Elisa Sturaro Photographer Photography is the Scanner of Human Inwardness

Elisa Sturaro Photographer

Sarajevo Scars

The first time I was in Sarajevo I felt like a punch in the stomach when a colleague of mine, from Sarajevo made me notice the walls full of war weapons holes. Till then the Balkans conflict to me represented only a piece of contemporary history read in newspapers,  even if it took place very close to where I lived…Sarajevo was the place of a terrible, dreadful  massacre but these words were empty of any real meaning to me, of emotions felt in person…and then I was there, in front of those walls, in front of those holes, indelible scars of that massacre.

Ever since that moment, the Sarajevo massacre has become true to me and I cannot avoid to scan those walls every time I go back there, I cannot avoid to think that every person over 40 I had the chance to meet for professional reason, everyone I am working  with, has inevitably a painful war story to recount.

Then I started thinking on how to translate in photography project that same violent emotion…taking  pictures of those scars, many of them, in different moments and in different neighborhoods…and while I was taking them I couldn’t help having the impression that my project was only an abstract and trivial operation, empty of whatever real meaning and certainly not providing what I was searching for: the same strong and violent emotion I felt the first time I realized those were real weapon holes and that probably, before arriving to the wall some of the shot trespassed the body of someone.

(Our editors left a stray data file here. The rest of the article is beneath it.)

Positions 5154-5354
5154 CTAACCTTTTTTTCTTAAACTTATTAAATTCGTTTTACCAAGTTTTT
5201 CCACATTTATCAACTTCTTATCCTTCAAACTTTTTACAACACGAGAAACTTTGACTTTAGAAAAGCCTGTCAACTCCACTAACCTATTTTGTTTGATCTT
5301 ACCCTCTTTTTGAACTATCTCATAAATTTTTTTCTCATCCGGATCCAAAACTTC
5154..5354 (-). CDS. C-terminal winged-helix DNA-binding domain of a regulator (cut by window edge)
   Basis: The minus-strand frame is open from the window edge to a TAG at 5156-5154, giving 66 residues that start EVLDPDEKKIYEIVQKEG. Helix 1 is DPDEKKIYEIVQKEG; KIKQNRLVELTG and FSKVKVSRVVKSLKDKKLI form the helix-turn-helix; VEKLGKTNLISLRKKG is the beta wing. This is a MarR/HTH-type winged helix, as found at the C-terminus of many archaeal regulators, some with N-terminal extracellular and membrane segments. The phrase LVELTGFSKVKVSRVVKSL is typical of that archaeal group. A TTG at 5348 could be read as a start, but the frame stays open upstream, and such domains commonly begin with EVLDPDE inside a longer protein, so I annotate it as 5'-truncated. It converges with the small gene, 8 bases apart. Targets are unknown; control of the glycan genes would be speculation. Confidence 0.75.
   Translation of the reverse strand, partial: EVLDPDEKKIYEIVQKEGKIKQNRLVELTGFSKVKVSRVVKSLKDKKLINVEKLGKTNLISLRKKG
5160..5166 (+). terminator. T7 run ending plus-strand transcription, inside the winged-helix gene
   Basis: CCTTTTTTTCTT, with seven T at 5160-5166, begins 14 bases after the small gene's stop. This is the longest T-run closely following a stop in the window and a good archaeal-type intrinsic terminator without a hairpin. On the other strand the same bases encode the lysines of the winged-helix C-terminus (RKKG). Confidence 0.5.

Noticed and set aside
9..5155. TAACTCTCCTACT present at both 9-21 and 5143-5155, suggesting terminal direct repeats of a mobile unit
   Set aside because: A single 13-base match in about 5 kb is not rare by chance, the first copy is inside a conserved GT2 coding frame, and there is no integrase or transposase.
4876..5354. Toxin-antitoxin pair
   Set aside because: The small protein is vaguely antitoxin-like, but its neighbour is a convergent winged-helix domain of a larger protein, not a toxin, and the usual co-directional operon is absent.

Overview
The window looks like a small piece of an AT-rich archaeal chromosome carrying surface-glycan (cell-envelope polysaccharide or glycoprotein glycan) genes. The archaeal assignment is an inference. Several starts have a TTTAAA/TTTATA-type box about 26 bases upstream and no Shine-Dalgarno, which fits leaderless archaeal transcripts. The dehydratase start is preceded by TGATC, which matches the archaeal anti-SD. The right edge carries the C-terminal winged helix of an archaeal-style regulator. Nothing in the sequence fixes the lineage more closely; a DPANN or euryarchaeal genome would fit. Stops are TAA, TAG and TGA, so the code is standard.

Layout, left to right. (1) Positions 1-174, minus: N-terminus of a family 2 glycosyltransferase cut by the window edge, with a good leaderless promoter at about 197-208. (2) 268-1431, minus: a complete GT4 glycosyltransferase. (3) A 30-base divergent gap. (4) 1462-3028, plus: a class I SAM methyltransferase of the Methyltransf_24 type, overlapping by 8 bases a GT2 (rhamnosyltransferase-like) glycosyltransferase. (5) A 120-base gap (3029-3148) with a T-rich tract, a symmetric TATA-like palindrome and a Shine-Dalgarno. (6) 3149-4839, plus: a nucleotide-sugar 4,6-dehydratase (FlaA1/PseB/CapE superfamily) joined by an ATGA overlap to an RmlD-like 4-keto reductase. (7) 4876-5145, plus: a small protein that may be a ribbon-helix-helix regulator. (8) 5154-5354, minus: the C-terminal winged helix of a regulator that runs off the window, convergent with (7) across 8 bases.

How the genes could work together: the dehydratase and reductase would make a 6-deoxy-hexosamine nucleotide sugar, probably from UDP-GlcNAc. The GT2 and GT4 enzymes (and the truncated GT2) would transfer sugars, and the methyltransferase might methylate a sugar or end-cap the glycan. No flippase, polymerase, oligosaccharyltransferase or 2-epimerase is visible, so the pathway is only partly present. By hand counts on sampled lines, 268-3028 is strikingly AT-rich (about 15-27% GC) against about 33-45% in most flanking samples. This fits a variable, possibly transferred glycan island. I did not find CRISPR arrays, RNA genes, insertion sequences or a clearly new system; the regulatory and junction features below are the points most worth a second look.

Anyway I decided not to look at them carefully before feeling that that collection of many images of scars was completed, after a long while and a lot of pictures taken…

And then I looked attentively at those pictures and astonishingly they caused to me the same reaction, the same punch in the stomach I felt the first time…I couldn’t understand why at the beginning…but then I realized that a weapon hole in a wall cannot be a nonconcrete or abstract thing, that actually there is nothing more real and violent of such a scar, as a memory of a massacre: the simplicity of the violence in an image that speaks loudly about a recent past…and maybe they will have the same effect to someone else, as an indelible memory of a cruelty inflicted and suffered.

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